Effects of Child Trafficking
Taking away the rights of children ruins their childhood, their valuable time and their memories. Child trafficking is a pervasive issue which India has been facing for a long time. And it has even more increased post corona times. Child trafficking is the worst kind of environment a child would ever have to face. Keeping aside the physical challenges faced due to trafficking, the psychological and mental unstableness and the time, life, fun everything is taken away from the child. It develops an inferiority complex in a child, which leads to many other problems like mental issues, and not feeling equally capable and also hampers the Individualistic and all-around growth of a child.
Child Trafficking Before Corona
According to the National Crime Records Bureau (NCRB), a total of 3,356 cases of trafficking of children were reported in India in 2019.
Child Trafficking Post Corona
According to a report by the National Commission for Protection of Child Rights (NCPCR), there was a 14% increase in cases of child trafficking in India in 2020 compared to the previous year, with a total of 2,435 cases reported. The COVID-19 pandemic has led to economic distress and job losses, making children and families more vulnerable to trafficking.
Analyzing Child Trafficking Post Corona
Where all the children during Corona times had their parents backing and supporting them emotionally, financially, and also physically, Some children were also forced into prostitution to have a one-time meal.
Child trafficking, evidently through data and statistics, has increased for sure. But we still should not forget that this only includes the data of children who chose to speak for themselves and decided to report. It is to be assumed that there might be a particular percentage of children who must be to earn a livelihood still continues to engage in such activities. We should also not forget children who were forced into prostitution. Moreover, due to corona times, the children also faced difficulties to reach the authority to claim their rights. Thus, if we go on to consider and look at real data, it might have been far higher.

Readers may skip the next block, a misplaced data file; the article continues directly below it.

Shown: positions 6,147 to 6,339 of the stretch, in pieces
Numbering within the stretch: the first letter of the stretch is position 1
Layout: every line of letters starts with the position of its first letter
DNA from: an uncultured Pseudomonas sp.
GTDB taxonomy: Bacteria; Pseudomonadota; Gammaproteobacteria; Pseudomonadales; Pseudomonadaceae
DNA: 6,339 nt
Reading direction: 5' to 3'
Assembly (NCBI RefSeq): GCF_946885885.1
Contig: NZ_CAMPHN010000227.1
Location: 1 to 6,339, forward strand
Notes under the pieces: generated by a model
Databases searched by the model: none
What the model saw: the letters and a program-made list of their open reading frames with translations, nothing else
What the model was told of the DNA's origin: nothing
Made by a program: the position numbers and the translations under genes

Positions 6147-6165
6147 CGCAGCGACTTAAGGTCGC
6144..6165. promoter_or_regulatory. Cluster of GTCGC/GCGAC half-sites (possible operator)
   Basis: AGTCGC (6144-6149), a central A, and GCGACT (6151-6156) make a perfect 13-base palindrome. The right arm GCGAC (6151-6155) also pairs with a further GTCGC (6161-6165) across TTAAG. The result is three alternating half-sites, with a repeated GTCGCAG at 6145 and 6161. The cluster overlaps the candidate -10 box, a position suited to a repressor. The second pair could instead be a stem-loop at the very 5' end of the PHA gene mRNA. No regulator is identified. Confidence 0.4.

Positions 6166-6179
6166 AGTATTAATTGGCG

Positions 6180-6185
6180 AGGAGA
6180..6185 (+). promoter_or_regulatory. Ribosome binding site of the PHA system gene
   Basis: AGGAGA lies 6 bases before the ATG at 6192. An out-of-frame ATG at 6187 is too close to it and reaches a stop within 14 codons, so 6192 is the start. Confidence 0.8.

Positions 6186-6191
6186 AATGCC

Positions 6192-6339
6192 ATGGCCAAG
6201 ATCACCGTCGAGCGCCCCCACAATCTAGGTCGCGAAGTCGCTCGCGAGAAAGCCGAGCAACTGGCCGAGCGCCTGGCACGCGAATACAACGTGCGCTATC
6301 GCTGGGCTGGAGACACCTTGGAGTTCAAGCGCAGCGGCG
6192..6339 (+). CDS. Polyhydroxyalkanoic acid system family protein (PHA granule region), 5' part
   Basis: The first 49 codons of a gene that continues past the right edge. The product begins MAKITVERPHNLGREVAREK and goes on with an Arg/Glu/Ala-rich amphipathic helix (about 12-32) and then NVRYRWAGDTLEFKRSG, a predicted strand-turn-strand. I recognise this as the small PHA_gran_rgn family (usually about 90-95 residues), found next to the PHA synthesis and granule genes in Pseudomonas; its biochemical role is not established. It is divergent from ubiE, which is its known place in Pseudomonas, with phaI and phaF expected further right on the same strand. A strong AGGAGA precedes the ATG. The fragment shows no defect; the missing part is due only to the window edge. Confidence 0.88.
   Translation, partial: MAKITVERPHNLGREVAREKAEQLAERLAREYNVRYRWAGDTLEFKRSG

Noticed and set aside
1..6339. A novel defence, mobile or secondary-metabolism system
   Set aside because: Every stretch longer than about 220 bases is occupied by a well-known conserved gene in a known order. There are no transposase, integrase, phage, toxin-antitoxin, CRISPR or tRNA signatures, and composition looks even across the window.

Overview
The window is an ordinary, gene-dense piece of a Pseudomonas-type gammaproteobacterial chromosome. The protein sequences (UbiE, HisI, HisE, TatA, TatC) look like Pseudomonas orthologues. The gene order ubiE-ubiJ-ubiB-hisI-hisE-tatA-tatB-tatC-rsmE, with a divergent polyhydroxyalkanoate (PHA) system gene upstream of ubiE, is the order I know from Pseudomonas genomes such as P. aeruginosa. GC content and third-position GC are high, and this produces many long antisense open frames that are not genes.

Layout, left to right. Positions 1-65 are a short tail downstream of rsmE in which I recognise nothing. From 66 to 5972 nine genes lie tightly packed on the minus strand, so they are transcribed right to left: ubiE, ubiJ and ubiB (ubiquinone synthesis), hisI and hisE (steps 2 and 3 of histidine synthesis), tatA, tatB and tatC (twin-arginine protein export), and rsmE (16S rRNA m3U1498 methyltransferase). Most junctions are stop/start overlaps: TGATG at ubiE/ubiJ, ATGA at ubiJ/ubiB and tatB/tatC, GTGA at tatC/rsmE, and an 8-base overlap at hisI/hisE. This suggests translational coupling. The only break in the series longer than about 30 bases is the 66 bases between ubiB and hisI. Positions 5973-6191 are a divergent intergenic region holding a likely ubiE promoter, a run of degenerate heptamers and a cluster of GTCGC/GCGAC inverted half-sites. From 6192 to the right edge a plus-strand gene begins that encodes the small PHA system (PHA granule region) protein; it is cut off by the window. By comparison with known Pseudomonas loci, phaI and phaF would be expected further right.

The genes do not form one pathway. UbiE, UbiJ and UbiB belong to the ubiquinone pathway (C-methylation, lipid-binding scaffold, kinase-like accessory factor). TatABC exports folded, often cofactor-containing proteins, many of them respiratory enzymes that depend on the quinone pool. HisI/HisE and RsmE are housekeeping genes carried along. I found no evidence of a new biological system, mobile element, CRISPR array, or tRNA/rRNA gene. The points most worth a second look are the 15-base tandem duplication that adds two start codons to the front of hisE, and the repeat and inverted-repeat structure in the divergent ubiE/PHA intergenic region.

Firstly, it is not to deny that the government has been consistently introducing schemes and legislation to protect children, But still, it is also not to deny that cases of child trafficking have been consistently increasing and no further actions are being taken, particularly in this regard. There is a huge gap between introducing schemes and implementing schemes and legislation also, for that matter. Especially in countries like India, where implementation becomes so difficult, there should be some extra steps taken by the end of the government to implement the same.
Secondly, the steps taken by the government should be about the root causes of the particular issue and not just haphazardly introducing schemes and legislation, there should be a genuine intention to work hard for this pervasive issue of child trafficking.
It’s not only child trafficking in India which have been a pervasive issue, but giving a child their rights is a big issue. Various Issues like kidnapping, rape, cheating and more. It is so frequent that a child is underestimated and misused.
It is indeed high time that we recognise and give children their rights. And not only rights but a proper environment to sustain and cherish their childhood along with proper education. Again, it is high time to treat children as children in a very usual and not-so-serious manner. It is now the time to provide them with their rights. And as a public at large, it has to be understood that as children also, there are some rights they have, and as responsible citizens of India, adults have to ensure the same. It is time to work for the rights of children and also provide them equal opportunity to fulfil their desires and their dreams rather than simply chasing away their dreams.
There is an overall need to protect children, this is possible not only through government but also requires the support of the public at large and a new perspective, rather a positive perspective towards childrens and their rights.
 Child Prostitution: the curse affecting every continent, Available Here
 Neeta Lal, India’s Child-trafficking Nightmare Deepens in the Pandemic, Available Here
 Nehal Maheshwari, Child Prostitution in India, Available Here
 Joseph A Gathia, Child Prostitution in India, Textbook